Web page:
What does a Speech Therapist do?
A speech therapist, also known as a speech-language pathologist, is often a crucial link in the health care and/or educational needs of an individual. When the ability to effectively communicate is compromised, a person's ability to learn or get the medical help can be almost impossible. That's where a speech therapist comes in, working in such settings as hospitals, private and public schools, rehabilitation facilities and government agencies. These professionals diagnose and treat speech, language and communication disorders in everyone from small children to the elderly.
If you want a career where you are able to help people in need, know you can demonstrate empathy and compassion while delivering creative solutions, speech therapy might be a good fit for you. Speech therapists have to be able to handle stressful situations, and be comfortable dealing with patients and their families as they work through their speech problems. It's an invaluable service, and it's also a career that is expected to grow employment by 19 percent in the coming years, which is faster than other occupations, the BLS reports.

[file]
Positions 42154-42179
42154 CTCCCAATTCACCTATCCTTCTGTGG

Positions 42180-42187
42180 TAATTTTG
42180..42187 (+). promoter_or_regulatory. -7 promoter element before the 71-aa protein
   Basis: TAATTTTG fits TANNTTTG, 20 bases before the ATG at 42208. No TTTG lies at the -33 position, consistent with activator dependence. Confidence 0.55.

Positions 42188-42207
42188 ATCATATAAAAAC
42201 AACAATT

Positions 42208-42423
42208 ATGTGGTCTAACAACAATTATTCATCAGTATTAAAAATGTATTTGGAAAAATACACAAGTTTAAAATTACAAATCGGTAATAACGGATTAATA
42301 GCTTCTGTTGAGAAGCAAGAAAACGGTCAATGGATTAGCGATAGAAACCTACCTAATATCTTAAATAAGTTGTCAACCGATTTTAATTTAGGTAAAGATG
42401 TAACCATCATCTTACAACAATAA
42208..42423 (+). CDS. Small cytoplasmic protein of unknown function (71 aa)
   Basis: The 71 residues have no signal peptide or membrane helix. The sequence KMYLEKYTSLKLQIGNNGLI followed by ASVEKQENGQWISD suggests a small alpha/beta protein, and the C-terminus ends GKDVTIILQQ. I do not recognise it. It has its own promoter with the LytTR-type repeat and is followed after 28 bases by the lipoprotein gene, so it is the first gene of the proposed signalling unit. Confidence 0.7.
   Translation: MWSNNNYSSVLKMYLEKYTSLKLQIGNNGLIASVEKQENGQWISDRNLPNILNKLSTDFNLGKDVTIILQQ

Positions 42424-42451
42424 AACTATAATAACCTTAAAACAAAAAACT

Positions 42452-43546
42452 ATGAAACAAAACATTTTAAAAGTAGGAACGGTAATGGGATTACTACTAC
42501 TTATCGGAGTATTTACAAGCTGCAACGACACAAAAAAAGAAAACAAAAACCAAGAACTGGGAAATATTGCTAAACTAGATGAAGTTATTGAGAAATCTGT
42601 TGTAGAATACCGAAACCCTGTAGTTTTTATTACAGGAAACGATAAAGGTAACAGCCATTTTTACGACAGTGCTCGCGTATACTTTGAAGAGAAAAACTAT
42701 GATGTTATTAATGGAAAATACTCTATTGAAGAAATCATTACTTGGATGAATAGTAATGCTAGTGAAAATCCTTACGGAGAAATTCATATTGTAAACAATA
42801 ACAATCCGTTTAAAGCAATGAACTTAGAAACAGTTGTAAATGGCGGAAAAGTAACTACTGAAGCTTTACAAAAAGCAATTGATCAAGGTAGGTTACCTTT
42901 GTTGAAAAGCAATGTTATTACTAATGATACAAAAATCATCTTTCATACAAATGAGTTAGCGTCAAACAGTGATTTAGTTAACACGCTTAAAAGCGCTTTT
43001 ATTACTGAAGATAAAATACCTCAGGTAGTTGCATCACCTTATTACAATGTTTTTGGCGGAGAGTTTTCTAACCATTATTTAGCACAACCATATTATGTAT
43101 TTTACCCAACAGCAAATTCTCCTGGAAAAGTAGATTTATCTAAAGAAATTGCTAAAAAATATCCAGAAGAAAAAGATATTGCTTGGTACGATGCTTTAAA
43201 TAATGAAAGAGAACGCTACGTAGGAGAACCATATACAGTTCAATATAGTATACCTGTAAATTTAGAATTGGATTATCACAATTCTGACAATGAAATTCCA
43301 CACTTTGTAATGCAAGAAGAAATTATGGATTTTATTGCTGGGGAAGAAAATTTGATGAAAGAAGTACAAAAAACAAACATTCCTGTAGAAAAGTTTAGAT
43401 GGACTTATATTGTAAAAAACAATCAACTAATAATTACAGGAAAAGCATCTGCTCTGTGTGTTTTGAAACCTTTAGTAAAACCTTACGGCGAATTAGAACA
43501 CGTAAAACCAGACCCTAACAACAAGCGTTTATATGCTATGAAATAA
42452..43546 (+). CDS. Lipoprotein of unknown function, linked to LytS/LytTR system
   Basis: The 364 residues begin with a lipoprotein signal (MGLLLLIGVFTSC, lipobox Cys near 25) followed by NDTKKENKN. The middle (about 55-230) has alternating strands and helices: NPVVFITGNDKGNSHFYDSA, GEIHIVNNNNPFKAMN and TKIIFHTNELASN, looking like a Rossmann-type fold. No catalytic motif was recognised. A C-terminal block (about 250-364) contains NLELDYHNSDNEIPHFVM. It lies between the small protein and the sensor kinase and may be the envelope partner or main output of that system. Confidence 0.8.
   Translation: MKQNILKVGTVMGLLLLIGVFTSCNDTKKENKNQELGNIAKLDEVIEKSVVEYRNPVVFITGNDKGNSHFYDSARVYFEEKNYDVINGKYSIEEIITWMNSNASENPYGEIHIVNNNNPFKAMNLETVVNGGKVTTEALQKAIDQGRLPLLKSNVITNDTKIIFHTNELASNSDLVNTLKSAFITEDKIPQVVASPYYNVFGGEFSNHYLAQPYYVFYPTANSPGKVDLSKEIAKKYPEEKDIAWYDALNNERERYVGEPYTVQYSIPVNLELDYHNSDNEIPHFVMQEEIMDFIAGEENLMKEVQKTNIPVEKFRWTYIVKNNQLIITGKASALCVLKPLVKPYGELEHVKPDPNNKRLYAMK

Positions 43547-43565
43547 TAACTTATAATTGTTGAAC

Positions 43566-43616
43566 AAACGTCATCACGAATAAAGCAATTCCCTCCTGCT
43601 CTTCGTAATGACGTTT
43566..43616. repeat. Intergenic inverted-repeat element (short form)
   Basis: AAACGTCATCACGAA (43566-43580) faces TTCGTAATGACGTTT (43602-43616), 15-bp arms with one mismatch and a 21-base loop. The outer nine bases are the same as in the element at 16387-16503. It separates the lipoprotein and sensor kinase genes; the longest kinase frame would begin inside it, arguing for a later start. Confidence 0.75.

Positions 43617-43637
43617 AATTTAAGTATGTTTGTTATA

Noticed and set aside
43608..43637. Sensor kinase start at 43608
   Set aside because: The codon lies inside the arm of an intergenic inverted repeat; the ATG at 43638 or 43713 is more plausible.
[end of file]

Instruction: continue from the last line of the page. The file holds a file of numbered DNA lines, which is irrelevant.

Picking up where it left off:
What can a speech therapist earn?
The wages for a speech therapist will vary greatly, depending on where you live and what industry employs you. About 57 percent of speech therapists work in education, according to ASHA, with 38 percent working in health care facilities. The top-paying industries include:
What kind of education do I need?
- Medical and diagnostic laboratories
- Home health care services
- Community Care facilities for the elderly
Steer your courses toward the sciences, but also consider studying courses in communication, such as English and public speaking. These are good choices for an undergraduate degree as well, along with linguistics, phonetics and basic health courses such as biology and anatomy.
The standard educational requirement for speech therapists today is a master's degree in speech-language pathology, which is required for certification by the American Speech-Language-Hearing Association. According to the Bureau of Labor Statistics, there are 47 states that regulated the licensing of speech therapists, and many required the ASHA's certification as requisite for licensing.
Continuing education credits are also required in many states; check with your state's Department of Education to confirm what the requirements are where you live.
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